This month, I asked some TPSers the hardest question a bookworm could be asked: if you could only read one literary work for the rest of your life, what would it be? (Cue dramatic movie trailer music.) Well, maybe the music needn’t be quite so dramatic because the question is completely rhetorical; I’m not actually going to make them read only ONE book for the rest of their lives (that’s just too cruel). Without further ado, let’s turn the spotlight to our fellow TPSers!
- A Little Princess by Frances Hodgson Burnett
Kalijah Rahming claims if she could only read one book for the rest of her life, it would be A Little Princess, because “of its deeper messages and meaning. Although courage and perseverance are common themes in novels, the way that Burnett describes Sara’s every emotion and allows you to truly see her character development is fantastic.” The story follows young Sara, who lives with her father in India for years until he sends her away to boarding school in London, where she is forced to learn under the rule of the horrible Miss Minchin. After some unfortunate incidents back home, Sara is left orphaned and in debt, and with everything taken from her, she is forced to live in the cold, lonely attic of the boarding school. Although Sara is repeatedly abused by Miss Minchin and the servants of the school, Kalijah says Sara’s never-faltering generosity “changed my perspective on a lot of things… I am reminded to treat everyone with kindness and be generous, even if I do not feel like it.”
2. Harry Potter series by J.K. Rowling
I must admit, it’s a little hard to have a favorite book list that excludes the Harry Potter books. Two TPSers have chosen the series as their favorite: Madelaine Setiawan and Allison Pewett. The plotline has become an instant classic for readers of all ages because of its focus on identity and becoming who you are. As Madelaine told me, “I realized that sometimes it’s okay to be different… Dumbledore says, ‘there will be a time when you have to choose between what’s easy and what is right.’ Sometimes you have to lose friends or face undesirable situations for doing what is right. And that’s important.” For those of you who are not familiar with the series, it follows Harry Potter, a wizard attending Hogwarts School for Witchcraft and Wizardry, and his quest to destroy Voldemort, an evil being bent on killing Harry Potter and spreading the influence of dark magic. Allison notes, “There are so many amazing quotes in the Harry Potter books,” and I could not agree more. Allison named a few of her favorites, including “Words are our most inexhaustible source of magic” (Dumbledore) and the classically sarcastic, “There’s no need to call me Sir, Professor” (Harry). Apart from the story’s focus on identity, Allison commented that the series helped refine the way she wrote. She said, “I learned from reading Harry Potter that one doesn’t need to use flowery language or over-the-top literary devices…Instead, one needs to have a strong plot, equally strong characters, and a richly developed story-world,” and the Harry Potter series certainly exemplifies this approach.
3. Gone With the Wind by Margaret Mitchell
This book was suggested by TPS’s Rachel Shey. It follows Scarlett O’Hara, a spoiled Southern belle who must adapt to the disappearance of her world as she knows it in the midst of the Civil War. Rachel notes that the story “remains timeless by employing many complex characters: Scarlett, the tenacious heroine; Ashley, the man who slowly dies inside when Southern culture fades away; Rhett, the amoral, entertaining rich smuggler (a pre-incarnate Han Solo); and Melanie, loyal, sweet, and in some ways taken advantage of. These people’s exploits are interesting to read about, and their struggles are struggles that everyone can experience and sympathize with.” The novel, which is extraordinarily lengthy, might I add, also explores the possibility of hope in a hopeless situation, some characters remaining optimistic, and others letting the hopelessness of their situation drown them inside. Yet, as Scarlett says, “Tomorrow is another day.”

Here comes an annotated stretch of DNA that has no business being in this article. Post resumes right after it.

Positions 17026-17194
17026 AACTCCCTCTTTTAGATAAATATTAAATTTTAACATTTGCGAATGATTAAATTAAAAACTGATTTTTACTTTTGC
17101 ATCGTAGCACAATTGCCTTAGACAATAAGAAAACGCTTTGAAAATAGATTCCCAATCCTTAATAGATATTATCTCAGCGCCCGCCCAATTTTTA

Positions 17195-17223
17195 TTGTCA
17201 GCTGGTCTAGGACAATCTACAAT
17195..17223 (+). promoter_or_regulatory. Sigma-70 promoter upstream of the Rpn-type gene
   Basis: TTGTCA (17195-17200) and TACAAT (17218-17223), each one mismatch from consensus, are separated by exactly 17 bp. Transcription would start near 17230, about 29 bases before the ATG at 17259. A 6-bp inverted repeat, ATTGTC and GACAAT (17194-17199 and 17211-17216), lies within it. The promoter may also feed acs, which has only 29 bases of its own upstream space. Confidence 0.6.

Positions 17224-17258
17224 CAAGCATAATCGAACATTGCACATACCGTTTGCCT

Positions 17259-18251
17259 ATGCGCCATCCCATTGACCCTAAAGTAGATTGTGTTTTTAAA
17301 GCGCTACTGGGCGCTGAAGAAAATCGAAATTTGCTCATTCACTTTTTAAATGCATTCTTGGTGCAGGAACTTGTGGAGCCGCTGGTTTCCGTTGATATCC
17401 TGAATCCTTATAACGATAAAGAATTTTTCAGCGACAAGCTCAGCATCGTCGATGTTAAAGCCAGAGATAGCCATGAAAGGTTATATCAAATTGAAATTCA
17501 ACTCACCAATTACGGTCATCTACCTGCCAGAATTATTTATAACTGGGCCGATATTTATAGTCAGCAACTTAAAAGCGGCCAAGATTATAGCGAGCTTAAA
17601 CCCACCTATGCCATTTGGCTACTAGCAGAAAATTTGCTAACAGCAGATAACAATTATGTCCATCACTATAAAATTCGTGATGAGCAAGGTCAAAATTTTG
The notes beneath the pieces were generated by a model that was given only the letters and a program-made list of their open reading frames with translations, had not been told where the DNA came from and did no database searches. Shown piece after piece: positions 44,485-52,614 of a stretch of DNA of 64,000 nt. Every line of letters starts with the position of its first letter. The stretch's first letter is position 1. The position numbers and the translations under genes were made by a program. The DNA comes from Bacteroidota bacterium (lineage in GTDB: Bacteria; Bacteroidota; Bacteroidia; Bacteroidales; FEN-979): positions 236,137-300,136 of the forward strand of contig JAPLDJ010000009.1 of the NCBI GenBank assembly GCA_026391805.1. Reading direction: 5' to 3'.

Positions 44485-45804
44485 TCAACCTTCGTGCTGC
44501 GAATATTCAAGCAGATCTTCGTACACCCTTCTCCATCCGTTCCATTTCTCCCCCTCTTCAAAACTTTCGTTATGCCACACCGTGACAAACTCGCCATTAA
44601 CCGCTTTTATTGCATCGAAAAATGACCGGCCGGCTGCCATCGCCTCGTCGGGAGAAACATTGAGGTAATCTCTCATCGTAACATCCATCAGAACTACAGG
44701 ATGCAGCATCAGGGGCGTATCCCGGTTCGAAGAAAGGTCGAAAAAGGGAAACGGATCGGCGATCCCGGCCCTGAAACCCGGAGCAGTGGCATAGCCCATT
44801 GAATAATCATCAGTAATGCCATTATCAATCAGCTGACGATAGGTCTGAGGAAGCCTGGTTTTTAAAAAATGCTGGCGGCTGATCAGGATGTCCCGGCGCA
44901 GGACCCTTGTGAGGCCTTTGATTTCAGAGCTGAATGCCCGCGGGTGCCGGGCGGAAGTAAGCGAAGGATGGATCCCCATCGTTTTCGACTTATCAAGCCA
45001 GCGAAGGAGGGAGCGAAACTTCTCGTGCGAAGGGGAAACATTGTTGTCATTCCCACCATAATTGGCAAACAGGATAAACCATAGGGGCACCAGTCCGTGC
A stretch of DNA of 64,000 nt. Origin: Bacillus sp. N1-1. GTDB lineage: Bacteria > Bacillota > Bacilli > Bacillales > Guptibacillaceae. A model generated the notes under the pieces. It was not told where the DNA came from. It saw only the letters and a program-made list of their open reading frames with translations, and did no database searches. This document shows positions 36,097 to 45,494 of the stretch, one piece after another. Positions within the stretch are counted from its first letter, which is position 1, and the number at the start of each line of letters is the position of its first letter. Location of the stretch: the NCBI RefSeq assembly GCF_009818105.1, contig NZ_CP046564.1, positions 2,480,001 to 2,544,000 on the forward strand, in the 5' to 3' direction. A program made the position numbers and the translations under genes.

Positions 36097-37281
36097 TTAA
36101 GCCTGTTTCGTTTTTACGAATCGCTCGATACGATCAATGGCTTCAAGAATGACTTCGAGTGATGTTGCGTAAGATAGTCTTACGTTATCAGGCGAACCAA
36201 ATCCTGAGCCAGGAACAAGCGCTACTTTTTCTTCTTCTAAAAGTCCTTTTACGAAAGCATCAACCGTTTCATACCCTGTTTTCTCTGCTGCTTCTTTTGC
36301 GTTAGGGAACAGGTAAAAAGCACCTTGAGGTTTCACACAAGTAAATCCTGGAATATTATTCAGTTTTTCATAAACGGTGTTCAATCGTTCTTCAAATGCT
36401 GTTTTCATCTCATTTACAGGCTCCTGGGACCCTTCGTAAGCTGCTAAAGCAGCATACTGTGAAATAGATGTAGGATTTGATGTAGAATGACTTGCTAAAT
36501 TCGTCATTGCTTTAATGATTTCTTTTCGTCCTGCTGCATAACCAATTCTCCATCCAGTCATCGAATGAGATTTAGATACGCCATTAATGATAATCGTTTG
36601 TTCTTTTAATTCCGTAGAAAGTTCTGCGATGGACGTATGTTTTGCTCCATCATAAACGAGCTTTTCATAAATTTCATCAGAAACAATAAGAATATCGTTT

A Monster Calls by Patrick Ness
An illustrated psychological horror (but don’t worry, it’s not Stephen King level of scary), A Monster Calls follows Conor, a boy whose mother fights an ongoing battle with cancer. Each night, he has a nightmare about his mother that wakes him up screaming. Each night, the dream is the same. And then a monster comes out of Conor’s yard, claiming to help Conor in his situation. Faith Thompson chose this novel because she says, “It’s a very personal book for me, and I love it. I have definitely been changed as a result of leaving it–I believe now that there can be modern fiction that feels classic and goes deeper than superficiality… The heart of the story is that stories have power–at least on the surface. But A Monster Calls is very deeply layered and requires multiple readings to catch everything. It’s an allegory of grief. It’s a story of family. It’s a suspense novel. It’s got so much depth, and I love that.”
(Cue dramatic credits music.) So, there we have it, the favorite books of our fellow TPSers. Special thanks to Kalijah, Madelaine, Allison, Rachel, and Faith, who helped me out with this article by answering such a hard question so willingly, and look forward to next month’s article, where we’ll hear from Ethan Tang, Annette Gustafsson, Jack Livingstone, and Maria Copeland! Meanwhile, comment below with how you would answer such a difficult question.